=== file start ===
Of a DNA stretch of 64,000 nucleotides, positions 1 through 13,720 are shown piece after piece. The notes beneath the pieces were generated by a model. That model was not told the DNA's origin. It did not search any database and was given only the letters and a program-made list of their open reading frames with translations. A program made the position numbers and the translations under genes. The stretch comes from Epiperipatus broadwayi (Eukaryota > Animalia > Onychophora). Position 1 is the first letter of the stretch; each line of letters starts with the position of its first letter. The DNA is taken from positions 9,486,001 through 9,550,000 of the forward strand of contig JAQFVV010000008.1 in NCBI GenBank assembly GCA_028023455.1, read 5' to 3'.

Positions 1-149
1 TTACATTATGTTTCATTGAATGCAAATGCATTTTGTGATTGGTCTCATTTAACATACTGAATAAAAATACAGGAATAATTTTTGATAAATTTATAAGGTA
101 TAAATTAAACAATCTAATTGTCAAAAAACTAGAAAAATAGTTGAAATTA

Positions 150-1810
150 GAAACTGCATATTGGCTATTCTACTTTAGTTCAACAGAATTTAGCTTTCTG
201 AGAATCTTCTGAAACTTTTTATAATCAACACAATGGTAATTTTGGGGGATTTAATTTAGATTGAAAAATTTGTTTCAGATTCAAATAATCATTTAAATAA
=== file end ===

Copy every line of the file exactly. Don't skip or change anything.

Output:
Of a DNA stretch of 64,000 nucleotides, positions 1 through 13,720 are shown piece after piece. The notes beneath the pieces were generated by a model. That model was not told the DNA's origin. It did not search any database and was given only the letters and a program-made list of their open reading frames with translations. A program made the position numbers and the translations under genes. The stretch comes from Epiperipatus broadwayi (Eukaryota > Animalia > Onychophora). Position 1 is the first letter of the stretch; each line of letters starts with the position of its first letter. The DNA is taken from positions 9,486,001 through 9,550,000 of the forward strand of contig JAQFVV010000008.1 in NCBI GenBank assembly GCA_028023455.1, read 5' to 3'.

Positions 1-149
1 TTACATTATGTTTCATTGAATGCAAATGCATTTTGTGATTGGTCTCATTTAACATACTGAATAAAAATACAGGAATAATTTTTGATAAATTTATAAGGTA
101 TAAATTAAACAATCTAATTGTCAAAAAACTAGAAAAATAGTTGAAATTA

Positions 150-1810
150 GAAACTGCATATTGGCTATTCTACTTTAGTTCAACAGAATTTAGCTTTCTG
201 AGAATCTTCTGAAACTTTTTATAATCAACACAATGGTAATTTTGGGGGATTTAATTTAGATTGAAAAATTTGTTTCAGATTCAAATAATCATTTAAATAA